Meet the new boss ... Hosted by: Abe Proctor and Joe Uris
With Joe still on vacation, Abe looks at the passing of an American icon: Ted Kennedy; and watches our chance for meaningful health care legislation faaaaade away. Plus, more disjointed rage and Aggrieved White Man Syndrome from the wingnut right.
With Joe on vacation, Abe takes on the warm, fuzzy, not-at-all divisive issue of Abortion.
It's clear that the issue of abortion elicits a visceral reaction from certain members of the political right, in a way that few other issues do. The reason why is perhaps less clear than it might appear. On the surface, it is framed by abortion opponents as a question of the right of a human to not be murdered. Dig a little deeper though, and you find a fear of sexuality and sex -- particularly female sexualty, and the choice of young women to have sex on their own terms.
With Joe on vacation, Abe reflects on the wreckage of another year gone by, and looks forward to the year to come. But it's not all about the host, oh no! Listeners will have the chance to comment about which events from 2010 they thought were the most significant, and what they hope to see come to pass in 2011.
When the bottom fell out of the financial markets in 2008, lawmakers rushed to bail out the architects of the global crash. But this begs a question -- when will we decide to bail out the collapsed labor market?
This Thanksgiving, there is so much to be thankful for, even in this time of hungry ghosts. The American people have awakened, and a Movement is afoot. Abe and Joe give thanks for the Occupaction, and take your calls.
Great oratory speaks to universal and self-evident human truths, and thus remains timeless. Nearly 45 years on, Abe and Joe revisit "Beyond Vietnam," one of Dr. Martin Luther King's most powerful and prescient speeches. In it, he expresses the concept that the movements against poverty, racism and militarism are all facets of humanity's inexorable struggle toward justice and enlightenment.
For now, it seems, the Internet will remain the radical experiment in free information exchange that we have come to know and love. Abe and Joe dissect the Stop Online Piracy Act (SOPA) and discuss the future of online censorship.
Right here in the Columbia Basin, we have our very own atomic wasteland. The Hanford nuclear site in Washington state is a festering Cold War sore, and the multibillion-dollar cleanup effort is underfunded and poorly run. Abe and Joe discuss a blockbuster article on the dubious attempt to remedy the sins of our fathers.
It's the Winter Membership Drive! Abe and Joe take your contributions, your phone calls, and hold forth on the newly-unaccountable U.S. military. Plus, the latest in the Great Birth Control Fracas of 2012.
Government agencies everywhere are struggling to do more with less, and TriMet is no exception. Abe and Joe are joined in studio by TriMet's Mary Fetch and Kerry Ayers Palanuk to discuss the transit agency's forthcoming service cuts and rate increases.
Relax, vagina-having Americans, it's for your own good. Since taking power in statehouses across the country, not to mention the U.S. House, the GOP has wasted no time in addressing the most serious problem confronting the United States -- uppity women.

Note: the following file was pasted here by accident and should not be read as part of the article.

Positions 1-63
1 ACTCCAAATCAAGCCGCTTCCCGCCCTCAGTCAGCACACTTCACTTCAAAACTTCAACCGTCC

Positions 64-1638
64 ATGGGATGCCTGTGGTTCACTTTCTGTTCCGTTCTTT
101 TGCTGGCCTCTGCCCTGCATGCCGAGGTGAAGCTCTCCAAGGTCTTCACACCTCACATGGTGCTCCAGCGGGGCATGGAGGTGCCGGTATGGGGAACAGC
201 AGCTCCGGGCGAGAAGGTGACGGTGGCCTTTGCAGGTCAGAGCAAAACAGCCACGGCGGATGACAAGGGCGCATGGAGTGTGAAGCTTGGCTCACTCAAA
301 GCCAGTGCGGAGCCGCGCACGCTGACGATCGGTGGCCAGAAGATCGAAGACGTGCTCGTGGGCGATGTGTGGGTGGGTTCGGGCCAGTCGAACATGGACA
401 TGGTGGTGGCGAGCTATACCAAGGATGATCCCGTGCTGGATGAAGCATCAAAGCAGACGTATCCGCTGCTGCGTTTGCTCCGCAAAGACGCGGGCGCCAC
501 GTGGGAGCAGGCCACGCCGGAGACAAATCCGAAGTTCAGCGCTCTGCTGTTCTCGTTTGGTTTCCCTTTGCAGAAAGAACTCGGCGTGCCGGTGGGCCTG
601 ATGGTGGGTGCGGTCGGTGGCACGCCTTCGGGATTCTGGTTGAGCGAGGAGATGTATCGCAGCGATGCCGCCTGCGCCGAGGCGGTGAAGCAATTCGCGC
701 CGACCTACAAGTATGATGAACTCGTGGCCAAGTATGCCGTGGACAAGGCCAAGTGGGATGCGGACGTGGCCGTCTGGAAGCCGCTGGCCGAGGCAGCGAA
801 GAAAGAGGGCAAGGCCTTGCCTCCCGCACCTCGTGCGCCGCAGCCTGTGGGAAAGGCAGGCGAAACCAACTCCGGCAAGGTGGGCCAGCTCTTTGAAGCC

Abe Proctor and Joe Uris pontificate on a range of issues, all while imagining themselves to possess intellectual heft and moral authority. Meanwhile, it's Spring Membership Drive! Give us all your money or else!
Hosted by Abe Proctor. Joe Uris is off for the summer. Last week, at long last, Wisconsin governor Scott Walker went before the electorate to face the consequences of his anti-labor, anti-woman jihad. And he won.
The history of the United States is a saga of immigration, whether you're a descendant of immigrants, a descendant of those displaced by immigrants, or an immigrant yourself. In a place such as this -- where being a American is more about an idea than where your ancestors came from -- the question of immigration still resonates.
It's a big week for the Supreme Court. Monday's decisions on Arizona's "Papers, Please" law and mandatory minimum sentences for juveniles are a prelude to the big one -- a decision on the Affordable Care Act, expected later this week.
Jerry Flanagan of Consumer Watchdog joins Abe to discuss the coming decision on President Obama's signature health care legislation.
In the decades before the Civil War, the southern states resisted federal authority by way of the doctrine of nullification, which holds that an individual state has the right to invalidate any federal law which it has deemed to be unconsitutional.
Last week's discussion, as can happen at KBOO, veered into unexpectedly heated and fertile territory. Who knew that July 4 fireworks could be the source of such controversy?
The resulting discourse begged several questions: What is the nature of progressivism? What does it mean to be a liberal in the early 21st Century? What is our struggle about, and how ought we to struggle? Why should we struggle in the first place? And just how pretentious is talk radio, anyway?
The Global War on Terror (TM) pretty much buried the hope that, after the end of the Cold War, the U.S. might begin to beat its swords into plowshares. Two wars and occupations later, we are struggling with the moral and economic legacy of Bush-era excesses.
Last week, a federal court ruled against the contraceptive mandate in the Affordable Care Act -- the first court to do so. The reason? The mandate, said the court, violates an employer's religious liberty.